posted on November 20, 2013 by Jeannie Moon

Writing About Sisters

Unexpectedly Yours cover 200 x 300I don’t have a sister, but I have two daughters who are two years apart.  So, when the relationship between Meg and Caroline Rossi became a focal point in my new book, Unexpectedly Yours, I didn’t have to look far for material.

Meg and Caroline’s relationship is difficult on some days and wonderful on others, just like real sisters, but the problem I ran into most when writing the siblings is that readers already knew Meg from The Temporary Wife.  They knew her as feisty and vulnerable.  But in the second book of the series, we see her through Caroline’s eyes and things aren’t the same from little sister’s perspective.

Meg is bossy. Well, she IS the older sister and as a result she doesn’t see Caroline as the competent professional engineer that she is, she’s just her baby sister–the one who doesn’t have a lot of experience with men, the one who withdrew after their father’s death, the one who needs protecting.

Caroline, however, doesn’t agree. At all.

The mood between them goes from tense to hostile to teasing and at times the men in their lives have trouble keeping up.  But what never wans is the love between them.  As angry as Caroline is for Meg’s meddling, the love is always there.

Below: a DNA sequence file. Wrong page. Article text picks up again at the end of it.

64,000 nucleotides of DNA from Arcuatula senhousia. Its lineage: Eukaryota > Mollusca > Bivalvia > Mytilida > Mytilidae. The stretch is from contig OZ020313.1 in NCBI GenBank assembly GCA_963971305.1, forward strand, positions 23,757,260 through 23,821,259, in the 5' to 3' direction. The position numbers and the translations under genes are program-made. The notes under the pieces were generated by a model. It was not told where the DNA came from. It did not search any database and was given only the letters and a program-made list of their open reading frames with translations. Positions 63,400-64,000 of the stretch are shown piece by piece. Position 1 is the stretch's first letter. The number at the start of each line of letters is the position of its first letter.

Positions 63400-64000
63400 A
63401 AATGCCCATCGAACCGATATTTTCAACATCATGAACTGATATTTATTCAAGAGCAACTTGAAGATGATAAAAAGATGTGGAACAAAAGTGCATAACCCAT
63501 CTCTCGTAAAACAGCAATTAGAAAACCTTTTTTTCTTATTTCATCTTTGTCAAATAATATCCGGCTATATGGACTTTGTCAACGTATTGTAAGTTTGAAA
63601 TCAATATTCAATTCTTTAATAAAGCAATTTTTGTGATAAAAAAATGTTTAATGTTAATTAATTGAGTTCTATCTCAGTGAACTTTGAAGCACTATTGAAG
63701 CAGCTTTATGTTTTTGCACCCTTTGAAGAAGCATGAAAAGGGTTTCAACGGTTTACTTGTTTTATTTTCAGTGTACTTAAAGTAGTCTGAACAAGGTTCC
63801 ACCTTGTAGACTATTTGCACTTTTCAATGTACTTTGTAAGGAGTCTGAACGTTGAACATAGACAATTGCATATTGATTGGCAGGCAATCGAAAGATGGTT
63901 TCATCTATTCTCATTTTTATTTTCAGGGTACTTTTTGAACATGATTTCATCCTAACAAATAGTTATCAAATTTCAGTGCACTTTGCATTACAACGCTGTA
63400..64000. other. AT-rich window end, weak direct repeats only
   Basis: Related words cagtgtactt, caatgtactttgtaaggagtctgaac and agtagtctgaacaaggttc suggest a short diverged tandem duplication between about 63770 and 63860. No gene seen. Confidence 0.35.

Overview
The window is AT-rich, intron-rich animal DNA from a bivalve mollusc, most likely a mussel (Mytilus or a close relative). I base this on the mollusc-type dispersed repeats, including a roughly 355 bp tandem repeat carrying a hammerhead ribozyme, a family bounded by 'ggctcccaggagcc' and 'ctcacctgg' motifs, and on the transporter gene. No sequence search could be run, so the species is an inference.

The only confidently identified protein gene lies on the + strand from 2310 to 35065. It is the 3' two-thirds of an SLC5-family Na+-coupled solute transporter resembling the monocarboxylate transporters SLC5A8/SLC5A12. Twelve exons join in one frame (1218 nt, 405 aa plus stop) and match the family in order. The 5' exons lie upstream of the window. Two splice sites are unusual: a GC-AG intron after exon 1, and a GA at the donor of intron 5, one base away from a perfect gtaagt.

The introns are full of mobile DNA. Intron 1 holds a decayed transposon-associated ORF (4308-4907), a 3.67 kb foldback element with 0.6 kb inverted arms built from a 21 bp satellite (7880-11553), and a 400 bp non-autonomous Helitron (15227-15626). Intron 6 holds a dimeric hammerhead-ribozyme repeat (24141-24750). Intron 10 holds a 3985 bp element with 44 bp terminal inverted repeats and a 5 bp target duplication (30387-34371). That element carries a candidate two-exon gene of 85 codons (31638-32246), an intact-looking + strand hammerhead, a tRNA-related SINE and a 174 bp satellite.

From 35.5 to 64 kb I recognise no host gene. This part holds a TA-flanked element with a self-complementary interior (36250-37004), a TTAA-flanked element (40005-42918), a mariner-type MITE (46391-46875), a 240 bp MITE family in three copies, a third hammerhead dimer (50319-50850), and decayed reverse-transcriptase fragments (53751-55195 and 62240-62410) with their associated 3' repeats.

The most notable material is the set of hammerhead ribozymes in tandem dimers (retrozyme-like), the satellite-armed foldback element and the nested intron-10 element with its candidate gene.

The complexity of the relationship fascinated me.  It was part mother, part best friend for Meg and for Caroline it was the feeling of being smothered. Still, when things are rough between them there’s always the sense that something isn’t right in the universe.

My own daughters have a great relationship and I remember how happy I was that they would have each other.  That’s not to say it’s always been perfect, it hasn’t, but as they got older the bond grew stronger. It was fun exploring the dynamic between Caroline and Meg and seeing Meg’s character from a new point of view. That’s the beauty of a family centered series; I get to look at each character with different eyes.

Readers who knew Meg from book 1 and read early drafts of book 2 were worried that she was too strong, too overbearing.  I toned her down significantly from one draft to the next, but she’s still going to surprise people.  At times, she surprised me.

Caroline manages to come into her own over the course of the story and gains some understanding of her sister’s behavior.  Josh’s love for her gives her the confidence to separate the bossiness from the affection, and the sisters grow closer together by the end of the book.